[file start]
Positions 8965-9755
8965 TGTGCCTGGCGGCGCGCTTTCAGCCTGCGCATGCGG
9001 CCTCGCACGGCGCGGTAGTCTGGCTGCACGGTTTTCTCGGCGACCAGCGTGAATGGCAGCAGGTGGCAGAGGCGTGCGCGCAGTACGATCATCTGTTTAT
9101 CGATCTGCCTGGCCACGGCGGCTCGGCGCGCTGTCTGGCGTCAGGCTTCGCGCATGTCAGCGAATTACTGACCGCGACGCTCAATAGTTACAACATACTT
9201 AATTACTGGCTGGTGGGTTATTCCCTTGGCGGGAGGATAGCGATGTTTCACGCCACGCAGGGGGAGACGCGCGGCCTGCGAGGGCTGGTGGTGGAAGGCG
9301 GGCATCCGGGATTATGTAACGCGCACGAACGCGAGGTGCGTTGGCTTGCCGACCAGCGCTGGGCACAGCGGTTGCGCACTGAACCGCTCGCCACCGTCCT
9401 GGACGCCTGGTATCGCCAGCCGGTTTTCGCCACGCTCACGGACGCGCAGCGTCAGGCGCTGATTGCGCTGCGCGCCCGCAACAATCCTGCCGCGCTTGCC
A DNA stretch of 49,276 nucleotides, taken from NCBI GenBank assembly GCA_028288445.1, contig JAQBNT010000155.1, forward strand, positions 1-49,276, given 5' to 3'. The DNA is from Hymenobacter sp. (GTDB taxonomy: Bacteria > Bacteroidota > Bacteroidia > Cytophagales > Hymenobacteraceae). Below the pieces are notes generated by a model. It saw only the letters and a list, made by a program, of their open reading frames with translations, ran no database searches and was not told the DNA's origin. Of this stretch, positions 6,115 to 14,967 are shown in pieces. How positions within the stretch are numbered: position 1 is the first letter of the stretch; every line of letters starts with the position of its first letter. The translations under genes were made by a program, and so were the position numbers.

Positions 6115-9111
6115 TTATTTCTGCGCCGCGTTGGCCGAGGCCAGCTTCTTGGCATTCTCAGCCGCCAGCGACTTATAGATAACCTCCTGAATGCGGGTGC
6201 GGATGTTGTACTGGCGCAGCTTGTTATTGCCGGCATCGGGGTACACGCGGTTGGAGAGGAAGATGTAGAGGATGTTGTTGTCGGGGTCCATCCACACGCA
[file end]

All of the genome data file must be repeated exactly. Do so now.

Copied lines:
Positions 8965-9755
8965 TGTGCCTGGCGGCGCGCTTTCAGCCTGCGCATGCGG
9001 CCTCGCACGGCGCGGTAGTCTGGCTGCACGGTTTTCTCGGCGACCAGCGTGAATGGCAGCAGGTGGCAGAGGCGTGCGCGCAGTACGATCATCTGTTTAT
9101 CGATCTGCCTGGCCACGGCGGCTCGGCGCGCTGTCTGGCGTCAGGCTTCGCGCATGTCAGCGAATTACTGACCGCGACGCTCAATAGTTACAACATACTT
9201 AATTACTGGCTGGTGGGTTATTCCCTTGGCGGGAGGATAGCGATGTTTCACGCCACGCAGGGGGAGACGCGCGGCCTGCGAGGGCTGGTGGTGGAAGGCG
9301 GGCATCCGGGATTATGTAACGCGCACGAACGCGAGGTGCGTTGGCTTGCCGACCAGCGCTGGGCACAGCGGTTGCGCACTGAACCGCTCGCCACCGTCCT
9401 GGACGCCTGGTATCGCCAGCCGGTTTTCGCCACGCTCACGGACGCGCAGCGTCAGGCGCTGATTGCGCTGCGCGCCCGCAACAATCCTGCCGCGCTTGCC
A DNA stretch of 49,276 nucleotides, taken from NCBI GenBank assembly GCA_028288445.1, contig JAQBNT010000155.1, forward strand, positions 1-49,276, given 5' to 3'. The DNA is from Hymenobacter sp. (GTDB taxonomy: Bacteria > Bacteroidota > Bacteroidia > Cytophagales > Hymenobacteraceae). Below the pieces are notes generated by a model. It saw only the letters and a list, made by a program, of their open reading frames with translations, ran no database searches and was not told the DNA's origin. Of this stretch, positions 6,115 to 14,967 are shown in pieces. How positions within the stretch are numbered: position 1 is the first letter of the stretch; every line of letters starts with the position of its first letter. The translations under genes were made by a program, and so were the position numbers.

Positions 6115-9111
6115 TTATTTCTGCGCCGCGTTGGCCGAGGCCAGCTTCTTGGCATTCTCAGCCGCCAGCGACTTATAGATAACCTCCTGAATGCGGGTGC
6201 GGATGTTGTACTGGCGCAGCTTGTTATTGCCGGCATCGGGGTACACGCGGTTGGAGAGGAAGATGTAGAGGATGTTGTTGTCGGGGTCCATCCACACGCA